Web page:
Assuming the news regarding Daniel Jones’ neck injury remains as “optimistic” as Brian Daboll expressed on Monday afternoon, the Giants should have their starting quarterback on the field when they face the Bills on Sunday night.
That’s the kind of update that generally brings joy to an entire organization. It's one that releases the collective lump that had been in the throats of everyone in the building since Jones walked off the field in Miami on Sunday after auditioning for a job as a crash test dummy. He was rammed from behind and his head whiplashed back like a Pez dispenser.
For most teams, the prospect of losing a franchise quarterback to injury for any length of time (which doesn’t seem to be the case here) is daunting and even season-crumbling.
“Just having talked to him, he said he’s feeling probably better than maybe he thought he’d feel,” Daboll said.
It’s fair and cautious to mention that when Jones missed the final six weeks of the 2021 season with a neck injury, he also was feeling fine. He reported no limits in his range of movement, no pain, and even was able to toss footballs around on the practice fields. It was the tests, MRIs of the internal structure of his neck, that prevented the team’s medical staff from clearing him for contact. When he spoke to the media on Monday, Daboll had yet to meet with those doctors and decision-makers or be briefed on the verdict of Jones’ latest scans.
But assuming Daboll’s dialogue-based diagnosis is spot on and Jones can play, the Giants face much bigger and more sobering questions.
Even with his health unquestioned, Jones hasn’t been able to infuse this mess of a Giants offense with any life at all. Is it really cause to pump fists and exhale in relief that he appears on track to return?
What difference does it really make?
The Giants should celebrate if Jones is in fact relatively unscathed and able to continue playing because no one is rooting for a serious injury to anyone, especially when it comes to the fragile life-affecting area of the neck. And center Ben Bredeson received the positive news regarding Jones, potentially premature as it was, as if the Giants were welcoming back an MVP-caliber player.
“Daniel is the leader of the offense, Daniel is who we all turn to,” Bredeson said on Monday. “We obviously want him out there for every single snap, and Daniel is a highly motivated, high-energy player who everyone here respects and loves. He’s a key part of our offense.”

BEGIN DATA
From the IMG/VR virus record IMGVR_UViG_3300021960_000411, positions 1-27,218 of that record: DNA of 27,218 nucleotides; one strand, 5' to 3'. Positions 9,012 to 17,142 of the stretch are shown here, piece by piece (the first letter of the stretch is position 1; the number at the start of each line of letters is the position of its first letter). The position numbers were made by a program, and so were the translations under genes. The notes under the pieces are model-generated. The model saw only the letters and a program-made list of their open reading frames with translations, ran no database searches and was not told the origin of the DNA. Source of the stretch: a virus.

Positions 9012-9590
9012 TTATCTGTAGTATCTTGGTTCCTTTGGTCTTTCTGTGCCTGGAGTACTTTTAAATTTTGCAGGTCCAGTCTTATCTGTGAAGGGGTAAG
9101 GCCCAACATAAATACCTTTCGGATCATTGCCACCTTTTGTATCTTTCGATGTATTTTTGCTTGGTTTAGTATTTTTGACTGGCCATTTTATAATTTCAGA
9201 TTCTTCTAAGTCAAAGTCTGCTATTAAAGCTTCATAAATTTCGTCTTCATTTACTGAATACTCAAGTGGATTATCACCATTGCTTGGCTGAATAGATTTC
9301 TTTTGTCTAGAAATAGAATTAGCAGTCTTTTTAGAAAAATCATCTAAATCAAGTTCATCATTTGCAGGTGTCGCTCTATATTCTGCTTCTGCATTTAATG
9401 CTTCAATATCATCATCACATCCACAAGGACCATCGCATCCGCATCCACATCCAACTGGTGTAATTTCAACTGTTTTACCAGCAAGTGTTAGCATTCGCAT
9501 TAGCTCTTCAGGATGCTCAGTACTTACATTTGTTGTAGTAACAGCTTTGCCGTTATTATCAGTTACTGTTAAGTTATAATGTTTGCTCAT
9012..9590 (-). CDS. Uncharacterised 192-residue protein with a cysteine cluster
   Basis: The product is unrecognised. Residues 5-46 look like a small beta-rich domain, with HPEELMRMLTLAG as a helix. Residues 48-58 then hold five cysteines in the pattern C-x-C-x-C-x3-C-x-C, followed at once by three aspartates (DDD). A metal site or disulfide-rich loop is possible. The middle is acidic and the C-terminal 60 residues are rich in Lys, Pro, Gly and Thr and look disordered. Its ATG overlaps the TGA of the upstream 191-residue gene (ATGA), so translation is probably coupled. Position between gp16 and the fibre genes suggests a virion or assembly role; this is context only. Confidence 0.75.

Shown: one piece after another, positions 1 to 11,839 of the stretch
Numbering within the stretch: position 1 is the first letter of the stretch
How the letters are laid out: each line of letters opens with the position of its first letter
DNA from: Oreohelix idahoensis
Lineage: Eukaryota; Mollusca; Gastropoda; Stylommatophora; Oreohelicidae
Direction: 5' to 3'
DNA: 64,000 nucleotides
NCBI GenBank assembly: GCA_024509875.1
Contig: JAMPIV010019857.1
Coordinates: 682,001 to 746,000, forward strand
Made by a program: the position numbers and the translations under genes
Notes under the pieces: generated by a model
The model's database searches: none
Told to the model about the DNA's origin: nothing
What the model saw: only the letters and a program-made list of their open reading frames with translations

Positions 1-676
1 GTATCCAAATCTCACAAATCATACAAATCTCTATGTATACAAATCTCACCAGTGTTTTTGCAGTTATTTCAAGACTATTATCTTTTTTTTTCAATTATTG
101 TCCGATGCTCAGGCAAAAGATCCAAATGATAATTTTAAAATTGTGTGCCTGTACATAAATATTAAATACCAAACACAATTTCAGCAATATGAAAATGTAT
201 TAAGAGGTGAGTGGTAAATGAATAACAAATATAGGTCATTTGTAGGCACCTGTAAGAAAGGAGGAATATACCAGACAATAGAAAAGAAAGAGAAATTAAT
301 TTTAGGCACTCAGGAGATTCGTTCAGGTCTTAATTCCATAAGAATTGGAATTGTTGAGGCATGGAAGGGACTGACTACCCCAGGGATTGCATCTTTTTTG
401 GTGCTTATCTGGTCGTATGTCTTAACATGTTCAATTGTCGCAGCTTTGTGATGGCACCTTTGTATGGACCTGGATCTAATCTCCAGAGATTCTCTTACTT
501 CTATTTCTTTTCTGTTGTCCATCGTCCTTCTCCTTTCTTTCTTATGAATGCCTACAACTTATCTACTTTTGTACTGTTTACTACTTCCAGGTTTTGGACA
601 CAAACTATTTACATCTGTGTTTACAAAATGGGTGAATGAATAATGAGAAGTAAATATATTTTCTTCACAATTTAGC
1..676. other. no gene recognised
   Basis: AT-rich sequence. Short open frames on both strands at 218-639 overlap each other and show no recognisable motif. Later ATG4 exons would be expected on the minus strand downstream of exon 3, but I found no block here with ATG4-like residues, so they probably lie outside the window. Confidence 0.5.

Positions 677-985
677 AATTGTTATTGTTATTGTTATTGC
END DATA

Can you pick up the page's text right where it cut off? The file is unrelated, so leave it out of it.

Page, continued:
But this is not Joe Burrow coming back from his calf strain or Justin Herbert shaking off an ugly hand injury. It’s not Kenny Pickett avoiding a serious knee injury without missing a start for the Steelers. It’s not even Aaron Rodgers hobbling around the sideline on crutches to inspire his Jets two weeks ago or, as he continues to insist, coming back to actually play for them at some point this season.
And it’s certainly not Playoff Dimes who was lights out last December and January and earned himself that big, often-cited contract from the Giants.
All Jones’ return on Sunday will do is plop him back into the ragged reality of what this season has become.
This is a team that hasn’t scored an offensive touchdown in the last two games and has been held out of the end zone in three of their five contests. The Giants have yet to score an offensive touchdown in the first half of any game and are the only team in the NFL that has yet to play a snap with a lead this season (the Jets had been right there with them but broke their streak in the second half of their game on Sunday).
The Giants' game against the Dolphins was the first time in five years that an NFL team won the turnover battle by at least three and still lost by at least two touchdowns. The Giants became the first team this season to hold such an edge and lose by any margin.
Not all of it is Jones’ fault. The Giants have been without Saquon Barkley for three games and Andrew Thomas for four. Jones has been left to take the brunt of their absence, quite literally.
According to ESPN Stats and Info, Jones has been pressured 81 times, or on 44% of his dropbacks, which is the third most faced by any player through five games since that stat began to be tracked in 2009. The Giants have allowed 18 sacks in the last two games, the most by any team since the 1986 Eagles.
It’s worth wondering if there is a clinical difference between a player being cleared for contact and a quarterback being cleared for contact behind this particular offensive line.
“I think he made some good throws under a good amount of pressure,” Daboll said of Jones’ performance against the Dolphins, citing passes to Darren Waller and Darius Slayton in which he was decked while in the process of delivering the throw. “He threw some balls under pressure and escaped and made some plays . . . He took some shots and I’d say he is a tough competitor.”
No one is doubting that.
Jones undoubtedly will want to play on Sunday if he can. That’s admirable and uplifting.
Just don’t expect his presence alone to change anything.